Featured photo: Watercolor, watercolor pencil, gouache and lace paper on watercolor. My work. 😀

Being Old

I have a bunch of Facebook friends who are kids with whom I went to high school. We’re all 71 (some of us 72) this year. Some of them are troubled by the “invisibility” of old age. Personally I hate the “OK Boomer” thing, but I also think anyone who comes out with that is probably an asshole and I don’t want to know them anyway. As for invisibility? When I had to walk with a cane (in my fifties) I was REALLY invisible. For true invisibility, try being crippled.

I told one of the young (40 year old) people in my life that every old person is incognito. Whoever we are, we are dressed in the anonymous apparel of age, and all old people look the same.

The challenge of being incognito is that our “self” has to cruise around in a body that doesn’t want to do all the things it once did, and we are forced into identifying with something more enduring than physical prowess. That’s a drag and a blessing. My dad was dead at 45, my brother at 56, so I’m all about being 71 years old.

I don’t feel invisible. If someone disrespects me, that’s on them, not me.

For my birthday I got a new, short-sleeved t-shirt. I’m happy about that because I won’t have to wear my Sex Pistols “Pretty Vacant” t-shirt to get my annual old person’s flu shot this coming October. It’s always a little weird for people there at the public health event when I show up in Sex Pistols t-shirt with the cover art from “Pretty Vacant.”

The way I see this is that I’m just fucking lucky to be alive, to be (mostly) healthy, to be ambulatory, to live where I do where the compromise between my trashed knees and my adventurous spirit is easy to work out. I get to see Northern Harriers hunt and elk move slowly across my “empty” world. I get to talk to people who share my interests — true, there aren’t a lot of them, but there never have been. I have dogs who think our life together is as good as it gets, I’ve started two new careers in the past few years. That cliche that you’re “as old as you feel” is not true, but this is true:

‘T is not too late to seek a newer world. 
Push off, and sitting well in order smite 
The sounding furrows; for my purpose holds 
To sail beyond the sunset, and the baths 
Of all the western stars, until I die. 
It may be that the gulfs will wash us down: 
It may be we shall touch the Happy Isles, 
And see the great Achilles, whom we knew. 

Tho’ much is taken, much abides; and tho’ 
We are not now that strength which in old days 
Moved earth and heaven, that which we are, we are; 
One equal temper of heroic hearts,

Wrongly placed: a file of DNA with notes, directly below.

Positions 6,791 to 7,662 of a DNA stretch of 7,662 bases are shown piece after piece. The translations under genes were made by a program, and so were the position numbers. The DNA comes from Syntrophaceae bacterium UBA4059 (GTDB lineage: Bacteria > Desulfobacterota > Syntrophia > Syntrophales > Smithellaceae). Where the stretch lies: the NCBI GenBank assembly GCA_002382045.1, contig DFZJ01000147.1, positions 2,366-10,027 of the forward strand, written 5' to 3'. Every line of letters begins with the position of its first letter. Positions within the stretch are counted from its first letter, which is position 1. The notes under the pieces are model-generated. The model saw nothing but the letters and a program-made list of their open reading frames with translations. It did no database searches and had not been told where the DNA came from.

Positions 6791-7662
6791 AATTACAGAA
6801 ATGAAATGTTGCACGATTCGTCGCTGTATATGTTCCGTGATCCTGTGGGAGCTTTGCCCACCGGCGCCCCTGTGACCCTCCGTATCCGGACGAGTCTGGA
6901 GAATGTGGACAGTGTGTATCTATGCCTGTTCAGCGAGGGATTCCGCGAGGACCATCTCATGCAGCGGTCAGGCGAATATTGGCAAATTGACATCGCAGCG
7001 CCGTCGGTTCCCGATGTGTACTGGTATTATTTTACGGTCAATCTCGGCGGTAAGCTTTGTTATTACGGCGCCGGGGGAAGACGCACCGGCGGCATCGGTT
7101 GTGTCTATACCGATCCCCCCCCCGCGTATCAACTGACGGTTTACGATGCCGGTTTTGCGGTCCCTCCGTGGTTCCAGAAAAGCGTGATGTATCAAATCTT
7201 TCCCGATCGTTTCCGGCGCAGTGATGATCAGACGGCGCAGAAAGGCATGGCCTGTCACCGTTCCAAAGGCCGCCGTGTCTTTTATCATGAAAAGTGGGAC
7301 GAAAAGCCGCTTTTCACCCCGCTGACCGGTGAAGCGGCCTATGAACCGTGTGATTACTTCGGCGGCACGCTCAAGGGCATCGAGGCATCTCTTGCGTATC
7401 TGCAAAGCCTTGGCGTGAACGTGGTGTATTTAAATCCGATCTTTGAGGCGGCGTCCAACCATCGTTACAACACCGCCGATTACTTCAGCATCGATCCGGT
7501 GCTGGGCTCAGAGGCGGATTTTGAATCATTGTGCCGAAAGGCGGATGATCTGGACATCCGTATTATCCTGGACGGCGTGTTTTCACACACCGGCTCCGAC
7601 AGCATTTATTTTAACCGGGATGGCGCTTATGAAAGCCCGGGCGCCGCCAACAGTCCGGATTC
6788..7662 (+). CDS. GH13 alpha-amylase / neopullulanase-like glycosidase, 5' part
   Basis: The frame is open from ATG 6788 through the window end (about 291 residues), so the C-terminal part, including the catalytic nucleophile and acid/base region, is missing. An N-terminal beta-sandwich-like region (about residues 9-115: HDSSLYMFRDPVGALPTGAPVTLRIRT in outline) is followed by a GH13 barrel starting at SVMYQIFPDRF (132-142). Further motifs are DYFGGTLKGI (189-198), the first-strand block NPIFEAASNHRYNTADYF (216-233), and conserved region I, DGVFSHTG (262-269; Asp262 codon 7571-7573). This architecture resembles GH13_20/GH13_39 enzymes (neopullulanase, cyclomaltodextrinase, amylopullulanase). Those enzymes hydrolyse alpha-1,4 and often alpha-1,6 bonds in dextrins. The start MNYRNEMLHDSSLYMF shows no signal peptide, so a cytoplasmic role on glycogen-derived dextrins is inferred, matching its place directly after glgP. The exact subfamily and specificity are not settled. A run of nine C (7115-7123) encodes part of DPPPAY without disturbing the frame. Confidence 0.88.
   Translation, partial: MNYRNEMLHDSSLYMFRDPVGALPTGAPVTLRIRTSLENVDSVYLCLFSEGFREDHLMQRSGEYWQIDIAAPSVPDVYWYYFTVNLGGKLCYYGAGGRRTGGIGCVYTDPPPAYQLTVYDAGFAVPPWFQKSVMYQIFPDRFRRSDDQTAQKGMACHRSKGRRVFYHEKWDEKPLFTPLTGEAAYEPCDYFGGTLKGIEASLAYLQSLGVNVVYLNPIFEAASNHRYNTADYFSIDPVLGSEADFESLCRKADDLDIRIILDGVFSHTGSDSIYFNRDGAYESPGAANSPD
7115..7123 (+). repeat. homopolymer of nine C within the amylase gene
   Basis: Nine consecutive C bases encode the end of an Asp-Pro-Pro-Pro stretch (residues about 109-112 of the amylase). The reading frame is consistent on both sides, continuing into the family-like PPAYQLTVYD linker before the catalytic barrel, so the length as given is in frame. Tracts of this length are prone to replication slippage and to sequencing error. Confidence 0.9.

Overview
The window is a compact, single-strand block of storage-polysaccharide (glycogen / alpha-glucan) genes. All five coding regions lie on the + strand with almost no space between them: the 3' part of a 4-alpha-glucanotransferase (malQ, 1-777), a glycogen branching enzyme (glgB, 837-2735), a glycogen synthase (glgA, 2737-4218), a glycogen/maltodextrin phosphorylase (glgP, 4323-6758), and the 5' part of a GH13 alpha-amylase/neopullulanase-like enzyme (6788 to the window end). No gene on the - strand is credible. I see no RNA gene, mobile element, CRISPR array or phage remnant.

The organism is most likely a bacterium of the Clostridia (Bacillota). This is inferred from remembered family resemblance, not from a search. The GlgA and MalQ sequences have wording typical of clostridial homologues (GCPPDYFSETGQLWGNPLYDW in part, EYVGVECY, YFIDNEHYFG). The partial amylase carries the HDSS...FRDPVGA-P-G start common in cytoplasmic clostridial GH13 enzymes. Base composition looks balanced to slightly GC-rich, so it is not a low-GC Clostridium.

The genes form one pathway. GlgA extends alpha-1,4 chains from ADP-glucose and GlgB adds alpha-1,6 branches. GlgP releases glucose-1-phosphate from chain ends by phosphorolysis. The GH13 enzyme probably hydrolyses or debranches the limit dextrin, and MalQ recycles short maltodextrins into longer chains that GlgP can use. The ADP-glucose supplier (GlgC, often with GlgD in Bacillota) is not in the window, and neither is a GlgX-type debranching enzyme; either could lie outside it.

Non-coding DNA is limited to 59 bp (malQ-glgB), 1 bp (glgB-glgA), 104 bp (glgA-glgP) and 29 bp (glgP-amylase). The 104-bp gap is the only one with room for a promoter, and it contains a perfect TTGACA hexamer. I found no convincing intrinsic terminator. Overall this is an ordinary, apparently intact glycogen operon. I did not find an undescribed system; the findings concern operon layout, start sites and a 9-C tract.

Made weak by time and fate, but strong in will 
To strive, to seek, to find, and not to yield.

Alfred Lord Tennisball “Ulysses”

SO, when a kid in a car passes me at the Refuge, looks out of the backseat window at me and Bear, and says, “You and your dog match!” I’m honored.

More AI

Back in the day I wrote programs for my students using Apple BASIC. They were fun for me to write and for my students to use. They livened up the business of learning English. One of the programs I wrote was a Mad Libs program which was, of course, hilarious and (unbeknownst to my students) reinforced my students’ understanding of the parts of speech. It was basically this.

“Hi. I want to write a story, but I need your help. I don’t know many words. First, what’s your name?” Flashing green light

“Thank you. Can you give me five nouns?” Flashing light, flashing light, flashing light, etc.

“Wonderful. I couldn’t have done that without you! I think a story need something to happen. Can you give me five verbs?” Flashing light

“Great. I’ve heard of these things called adjectives. Can you give me seven?” Flashing light

“Wow. Do I need adverbs? Do you know any?” Flashing lights.

“Thanks. What is your best friend’s name?” Flashing light.

“OK. I can write it now. Would you please press Enter?”

And BAM — a story. The students would sit there for an hour or so writing story after story and then seeing what their classmates had and laughing. For some English had never before been in the least funny.

I came up with about a dozen of these. Their input went into an array so even with the same words (except the names) the stories wouldn’t always be the same.

I was reading more about AI story generators, and I’ve learned they are essentially a more sophisticated version of those Mad Libs.

The thing is, computers have a strange power over people, even now. I remember back in the 80s I had a class of bankers from Indonesia who were specifically at my school to learn to use computers. The program was paid for by Harvard Business School where they were all headed after a year at the language school. We had Apple II e computers in our lab, and these men had the idea that ONLY IBM computers were any good. The concept of a program in a language being the same program in any computer NEVER penetrated their warm and friendly but generally misogynistic brains.

Some of them were afraid of the computers and would only press Enter from arm’s length away. My job was also the get them over their fear. The first day they sat down each at a computer that was asking, “Hi, what’s your name?” They typed in their name and the computer answered, “Hi Lamont! Nice to meet you!” Or “Welcome Lamont. I look forward to working with you!” Some of them freaked out, seriously, “How does it know my name?”